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N. Korea bars observers at reporters' trial

  • Story Highlights
  • NEW: Idea of sending Gore or Richardson floated to N. Koreans, officials say
  • Richardson served as U.S. ambassador to United Nations; Gore is former U.S. V.P.
  • Swedish ambassador allowed to see women Monday, U.S. State Department says
  • U.S. State Department spokesman says trial began Thursday
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(CNN) -- Observers have been barred from a trial for two American journalists who were detained while covering the plight of North Korean defectors living along the China-North Korea border, a U.S. State Department spokesman said.

Ian Kelly told reporters that according to media reports, the trial began Thursday. He said the department was informed by the Swedish ambassador to North Korea that no observers are allowed in the courtroom.

Sweden represents the United States in North Korea, because the two countries, which fought on opposite sides during the three-year Korean War in the 1950s, do not have diplomatic relations.

Kelly called the trial an "opaque procedure."

He said the department was notified that the reporters have a defense attorney but wasn't given the lawyer's name. U.S. officials have repeatedly called for the journalists' release.

The journalists, Laura Ling and Euna Lee, were taken into custody March 17. They are reporters for California-based Current TV, a media venture of former U.S. Vice President Al Gore.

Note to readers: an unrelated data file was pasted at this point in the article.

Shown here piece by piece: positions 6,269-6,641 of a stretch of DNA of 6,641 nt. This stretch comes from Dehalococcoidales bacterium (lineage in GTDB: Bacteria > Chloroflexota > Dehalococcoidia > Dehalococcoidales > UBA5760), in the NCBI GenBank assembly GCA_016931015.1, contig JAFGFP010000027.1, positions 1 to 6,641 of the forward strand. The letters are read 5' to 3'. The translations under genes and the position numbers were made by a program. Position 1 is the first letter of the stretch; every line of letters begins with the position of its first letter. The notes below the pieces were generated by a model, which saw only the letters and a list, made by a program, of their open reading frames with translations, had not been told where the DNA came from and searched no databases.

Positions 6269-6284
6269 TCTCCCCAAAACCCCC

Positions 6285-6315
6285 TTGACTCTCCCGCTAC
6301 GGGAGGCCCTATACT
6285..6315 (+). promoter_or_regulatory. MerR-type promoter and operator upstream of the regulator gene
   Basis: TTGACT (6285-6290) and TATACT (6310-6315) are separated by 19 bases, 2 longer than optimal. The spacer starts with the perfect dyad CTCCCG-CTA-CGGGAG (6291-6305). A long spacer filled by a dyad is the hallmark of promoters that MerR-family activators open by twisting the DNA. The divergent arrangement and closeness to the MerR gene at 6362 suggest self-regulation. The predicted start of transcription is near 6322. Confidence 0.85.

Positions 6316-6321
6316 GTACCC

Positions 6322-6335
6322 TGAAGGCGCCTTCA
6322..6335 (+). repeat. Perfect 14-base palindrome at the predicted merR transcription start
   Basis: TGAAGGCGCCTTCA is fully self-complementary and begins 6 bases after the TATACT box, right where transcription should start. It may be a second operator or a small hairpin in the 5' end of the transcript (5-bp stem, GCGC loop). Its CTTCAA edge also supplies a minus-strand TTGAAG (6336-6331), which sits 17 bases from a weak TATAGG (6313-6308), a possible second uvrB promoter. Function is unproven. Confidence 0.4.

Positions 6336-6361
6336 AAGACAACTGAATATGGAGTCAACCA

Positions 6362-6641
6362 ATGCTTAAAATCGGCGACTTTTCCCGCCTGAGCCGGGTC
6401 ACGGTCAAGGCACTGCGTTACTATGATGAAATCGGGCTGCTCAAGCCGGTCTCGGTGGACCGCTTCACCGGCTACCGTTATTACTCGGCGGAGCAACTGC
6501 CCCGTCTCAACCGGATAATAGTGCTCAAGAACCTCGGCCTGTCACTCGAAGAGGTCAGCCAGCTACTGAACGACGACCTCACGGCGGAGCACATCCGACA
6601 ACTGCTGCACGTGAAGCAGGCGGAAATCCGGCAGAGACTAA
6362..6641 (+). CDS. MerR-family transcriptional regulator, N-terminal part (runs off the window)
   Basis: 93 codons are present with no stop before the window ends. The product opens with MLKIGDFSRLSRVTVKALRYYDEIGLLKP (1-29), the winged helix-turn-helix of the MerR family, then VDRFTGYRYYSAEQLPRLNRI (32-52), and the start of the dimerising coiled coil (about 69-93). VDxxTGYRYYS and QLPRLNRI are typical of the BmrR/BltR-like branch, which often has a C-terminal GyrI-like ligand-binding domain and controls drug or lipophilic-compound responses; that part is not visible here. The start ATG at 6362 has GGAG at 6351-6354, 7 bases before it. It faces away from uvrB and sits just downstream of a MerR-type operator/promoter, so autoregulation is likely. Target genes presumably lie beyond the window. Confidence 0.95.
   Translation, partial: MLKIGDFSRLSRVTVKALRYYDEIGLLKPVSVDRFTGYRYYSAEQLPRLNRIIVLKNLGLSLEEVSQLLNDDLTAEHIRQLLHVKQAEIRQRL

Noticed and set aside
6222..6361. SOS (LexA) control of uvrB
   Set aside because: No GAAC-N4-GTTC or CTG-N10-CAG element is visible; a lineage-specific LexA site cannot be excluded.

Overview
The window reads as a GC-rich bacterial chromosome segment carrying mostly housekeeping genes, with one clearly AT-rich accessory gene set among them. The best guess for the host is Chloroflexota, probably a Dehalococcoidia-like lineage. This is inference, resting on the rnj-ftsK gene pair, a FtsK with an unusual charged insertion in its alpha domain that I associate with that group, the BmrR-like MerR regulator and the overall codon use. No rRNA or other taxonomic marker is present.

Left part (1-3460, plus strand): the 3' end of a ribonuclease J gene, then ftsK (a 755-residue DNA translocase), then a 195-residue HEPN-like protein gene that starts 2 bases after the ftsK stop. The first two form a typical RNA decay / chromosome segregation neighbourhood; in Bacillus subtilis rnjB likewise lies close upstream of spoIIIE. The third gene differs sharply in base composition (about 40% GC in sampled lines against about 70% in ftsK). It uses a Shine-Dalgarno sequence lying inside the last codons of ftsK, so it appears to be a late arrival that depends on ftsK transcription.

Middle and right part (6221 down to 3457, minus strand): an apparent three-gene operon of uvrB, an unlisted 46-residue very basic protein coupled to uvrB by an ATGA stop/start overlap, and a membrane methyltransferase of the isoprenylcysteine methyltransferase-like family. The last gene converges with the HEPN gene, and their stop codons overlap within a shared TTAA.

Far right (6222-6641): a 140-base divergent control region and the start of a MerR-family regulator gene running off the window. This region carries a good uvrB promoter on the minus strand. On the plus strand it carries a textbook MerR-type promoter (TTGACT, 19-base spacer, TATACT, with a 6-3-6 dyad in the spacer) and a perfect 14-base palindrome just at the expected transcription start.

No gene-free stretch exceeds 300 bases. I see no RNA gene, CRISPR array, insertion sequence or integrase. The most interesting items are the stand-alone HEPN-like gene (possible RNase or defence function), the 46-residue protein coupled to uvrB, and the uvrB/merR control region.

The idea of sending either him or New Mexico Gov. Bill Richardson to Pyongyang on a mission to get the journalists released has been floated to the North Koreans, senior administration officials told CNN.

No answer has come so far, but the expectation is that once the trial is over the North will accept a visit by either Gore or Richardson to secure their release. Officials also believe that could jumpstart a dialogue with North Korea about returning to talks.

Richardson served as the U.S. ambassador to the United Nations and was energy secretary during the Clinton administration, and he has maintained contacts with North Korea. He took several trips there as ambassador, and he worked for the release of people held by the North Koreans in the past.

North Korea charged the reporters with illegal entry into the country, "hostile acts" and spying.

Analysts said the trial could be brief, and sentences might be handed down Thursday. The women could face years in labor camps if convicted.

Their families broke months of silence this week, making public pleas for their release.

"When the girls left the United States, they never intended to cross into North Korean soil. And if they did at any point, we apologize," Lisa Ling, Laura Ling's sister, said on "Anderson Cooper 360" on Wednesday.

"And we know that they are very, very sorry. And we ask that you show mercy today," added Lisa Ling, a special correspondent for CNN. Video Watch family members describe what little they know »

Contact with the women has been extremely limited.


The Swedish ambassador was allowed to see the two women Monday, according to the U.S. State Department. The ambassador met separately with them March 30 and May 15.

Despite the limited communication, the families say they've heard enough to know the women are "terrified" and "extremely scared." Journalist's 'family in pain' at trial

CNN's Elise Labott and Sohn Jie-Ae contributed to this report.

All About North KoreaLaura LingEuna Lee

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